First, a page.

Two “stolen” Charles Darwin manuscripts have been anonymously returned to a university library after going missing more than 20 years ago.
The leather-bound notebooks, which were wrapped together in clingfilm, were left in a pink gift bag on the floor at Cambridge University Library, with a typed note wishing the librarian a “happy Easter”.
They were first found to be missing from the library in 2001 after a routine check discovered that the small blue box containing the scientist’s work had not been returned to its proper place.
Staff initially believed the books had been classified incorrectly and extensive searches of the building, which is home to around 10 million books, maps, manuscripts and other items, were carried out.
It was not until October 2020 that they were reported as stolen to Cambridgeshire Police and the force alerted Interpol.
Almost 18 months later, the books – one of which contains Darwin’s famous 1837 Tree of Life sketch – have been returned in good condition and with no obvious signs of damage.
Dr Jessica Gardner, who became director of library services in 2017 and who reported the notebooks as stolen, described her joy at their return as “immense”.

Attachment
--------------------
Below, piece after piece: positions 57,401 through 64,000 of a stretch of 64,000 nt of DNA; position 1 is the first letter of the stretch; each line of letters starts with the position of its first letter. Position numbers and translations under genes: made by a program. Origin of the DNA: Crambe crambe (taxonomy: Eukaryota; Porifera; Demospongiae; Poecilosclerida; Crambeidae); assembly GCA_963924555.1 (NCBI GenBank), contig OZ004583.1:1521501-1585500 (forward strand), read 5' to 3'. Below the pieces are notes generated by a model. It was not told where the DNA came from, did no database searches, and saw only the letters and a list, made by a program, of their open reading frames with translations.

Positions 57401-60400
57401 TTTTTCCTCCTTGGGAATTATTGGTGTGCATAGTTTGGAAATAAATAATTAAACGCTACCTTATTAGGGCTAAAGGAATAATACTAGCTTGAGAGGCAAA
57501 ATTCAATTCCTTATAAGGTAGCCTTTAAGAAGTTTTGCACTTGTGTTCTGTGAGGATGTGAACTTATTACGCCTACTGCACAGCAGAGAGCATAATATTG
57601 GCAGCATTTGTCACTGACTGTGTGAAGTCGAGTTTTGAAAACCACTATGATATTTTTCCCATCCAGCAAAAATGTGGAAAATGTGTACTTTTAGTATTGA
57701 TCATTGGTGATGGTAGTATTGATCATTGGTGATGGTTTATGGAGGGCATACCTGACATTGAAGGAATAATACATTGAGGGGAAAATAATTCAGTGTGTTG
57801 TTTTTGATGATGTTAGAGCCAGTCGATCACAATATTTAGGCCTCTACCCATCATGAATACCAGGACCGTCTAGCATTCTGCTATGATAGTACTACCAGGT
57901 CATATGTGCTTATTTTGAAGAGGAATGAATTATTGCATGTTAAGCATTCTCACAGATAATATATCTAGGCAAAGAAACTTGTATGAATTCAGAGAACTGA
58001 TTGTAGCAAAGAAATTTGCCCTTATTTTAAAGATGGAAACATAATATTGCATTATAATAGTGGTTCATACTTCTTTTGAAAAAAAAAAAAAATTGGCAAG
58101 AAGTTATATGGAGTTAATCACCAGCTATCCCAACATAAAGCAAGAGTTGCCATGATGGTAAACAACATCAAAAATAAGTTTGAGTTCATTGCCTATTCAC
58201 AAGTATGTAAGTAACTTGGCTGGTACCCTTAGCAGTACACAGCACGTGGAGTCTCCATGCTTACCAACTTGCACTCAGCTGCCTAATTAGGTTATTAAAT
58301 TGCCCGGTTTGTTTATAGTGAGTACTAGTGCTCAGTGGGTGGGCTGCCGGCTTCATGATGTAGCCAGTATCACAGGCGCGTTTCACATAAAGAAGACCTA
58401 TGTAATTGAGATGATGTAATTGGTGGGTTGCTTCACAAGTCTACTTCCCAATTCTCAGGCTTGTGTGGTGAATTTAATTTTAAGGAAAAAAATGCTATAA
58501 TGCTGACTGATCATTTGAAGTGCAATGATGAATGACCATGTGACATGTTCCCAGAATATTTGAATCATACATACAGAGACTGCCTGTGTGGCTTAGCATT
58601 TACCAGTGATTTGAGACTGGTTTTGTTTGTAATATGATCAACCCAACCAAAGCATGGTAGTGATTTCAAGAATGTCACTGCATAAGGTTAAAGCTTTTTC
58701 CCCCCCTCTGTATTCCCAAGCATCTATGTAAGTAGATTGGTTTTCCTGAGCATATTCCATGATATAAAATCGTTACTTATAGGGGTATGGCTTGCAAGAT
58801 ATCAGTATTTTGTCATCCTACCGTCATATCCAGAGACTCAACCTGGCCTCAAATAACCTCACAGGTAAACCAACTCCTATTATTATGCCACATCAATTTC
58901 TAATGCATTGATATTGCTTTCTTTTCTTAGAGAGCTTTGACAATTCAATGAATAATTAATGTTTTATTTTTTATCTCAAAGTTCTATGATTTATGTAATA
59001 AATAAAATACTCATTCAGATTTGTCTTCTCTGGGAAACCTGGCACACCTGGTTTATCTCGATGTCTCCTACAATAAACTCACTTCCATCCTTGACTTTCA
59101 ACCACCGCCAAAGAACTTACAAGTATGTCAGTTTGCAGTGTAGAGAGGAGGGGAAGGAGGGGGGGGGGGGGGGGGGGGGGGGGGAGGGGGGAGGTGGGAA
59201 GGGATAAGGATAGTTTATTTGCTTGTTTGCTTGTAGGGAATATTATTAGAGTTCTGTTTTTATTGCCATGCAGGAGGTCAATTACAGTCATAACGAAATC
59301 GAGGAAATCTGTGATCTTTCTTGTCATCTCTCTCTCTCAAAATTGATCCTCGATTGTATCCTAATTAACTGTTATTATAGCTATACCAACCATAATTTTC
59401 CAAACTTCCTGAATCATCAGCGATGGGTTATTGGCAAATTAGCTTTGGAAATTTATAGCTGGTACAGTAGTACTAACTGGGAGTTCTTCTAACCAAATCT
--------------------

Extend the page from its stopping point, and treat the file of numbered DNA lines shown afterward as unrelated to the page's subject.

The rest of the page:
“My sense of relief at the notebooks’ safe return is profound and almost impossible to adequately express,” she said.
“I, along with so many others, all across the world, was heartbroken to learn of their loss and my joy at their return is immense.
Cambridge college returning looted bronze cockerel to Nigeria
“The sole aim of our public appeal was to have the manuscripts safely returned to our safekeeping and I am delighted to have had such a successful outcome in such a relatively short space of time.”
‘It really is a mystery’
Although there is no CCTV of the area where the manuscripts were returned, Dr Gardner said, entrances and exits to the building are covered and available footage has been handed to police.
For the first time ever, Oxford and Cambridge miss out on top spot in rankings
“It really is a mystery,” she added. “We don’t know how and we don’t know who.”
Cambridgeshire Police said its investigation remains open and it is following up some lines of enquiry.
Since the notebooks disappeared, the library has implemented card-and-pin access to secure areas, hired a dedicated onsite security team and put additional CCTV in place.
The books will now be stored as part of the Darwin Archive, alongside the works of Sir Isaac Newton and Professor Stephen Hawking.
In July, the public will be able to view the manuscripts as part of the Darwin in Conservation exhibition at the library.